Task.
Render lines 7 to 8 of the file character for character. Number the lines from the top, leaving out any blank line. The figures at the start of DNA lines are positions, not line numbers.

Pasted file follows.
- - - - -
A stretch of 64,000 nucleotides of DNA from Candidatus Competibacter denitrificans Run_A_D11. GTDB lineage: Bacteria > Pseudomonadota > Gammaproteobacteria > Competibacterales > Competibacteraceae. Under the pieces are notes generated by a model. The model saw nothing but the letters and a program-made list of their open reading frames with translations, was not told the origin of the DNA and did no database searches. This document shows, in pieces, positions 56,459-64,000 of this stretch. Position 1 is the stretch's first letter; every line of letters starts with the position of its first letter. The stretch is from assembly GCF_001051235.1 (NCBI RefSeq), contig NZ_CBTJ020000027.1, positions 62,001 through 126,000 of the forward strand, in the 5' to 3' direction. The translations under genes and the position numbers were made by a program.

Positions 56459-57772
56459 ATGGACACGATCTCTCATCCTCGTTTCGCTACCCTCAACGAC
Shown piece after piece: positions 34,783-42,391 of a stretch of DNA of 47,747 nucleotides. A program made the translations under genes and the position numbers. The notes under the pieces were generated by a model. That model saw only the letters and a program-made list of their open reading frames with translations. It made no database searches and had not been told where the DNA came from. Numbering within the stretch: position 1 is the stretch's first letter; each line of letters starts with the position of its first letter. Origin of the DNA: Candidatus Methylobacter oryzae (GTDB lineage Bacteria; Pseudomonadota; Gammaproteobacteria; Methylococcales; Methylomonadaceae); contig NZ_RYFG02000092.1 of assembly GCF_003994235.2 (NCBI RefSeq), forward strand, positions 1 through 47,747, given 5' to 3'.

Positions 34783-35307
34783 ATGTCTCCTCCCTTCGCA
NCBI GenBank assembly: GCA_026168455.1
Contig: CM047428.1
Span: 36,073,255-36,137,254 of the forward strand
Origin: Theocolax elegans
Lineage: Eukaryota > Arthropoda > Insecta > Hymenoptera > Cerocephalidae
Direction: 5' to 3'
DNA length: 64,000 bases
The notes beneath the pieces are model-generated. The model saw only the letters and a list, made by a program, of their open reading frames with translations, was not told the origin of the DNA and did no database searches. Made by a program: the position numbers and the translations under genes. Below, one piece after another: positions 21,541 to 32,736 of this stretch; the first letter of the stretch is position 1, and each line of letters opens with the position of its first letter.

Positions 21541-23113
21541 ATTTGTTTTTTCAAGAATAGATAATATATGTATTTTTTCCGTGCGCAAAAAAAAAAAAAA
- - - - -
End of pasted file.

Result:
NCBI GenBank assembly: GCA_026168455.1
Contig: CM047428.1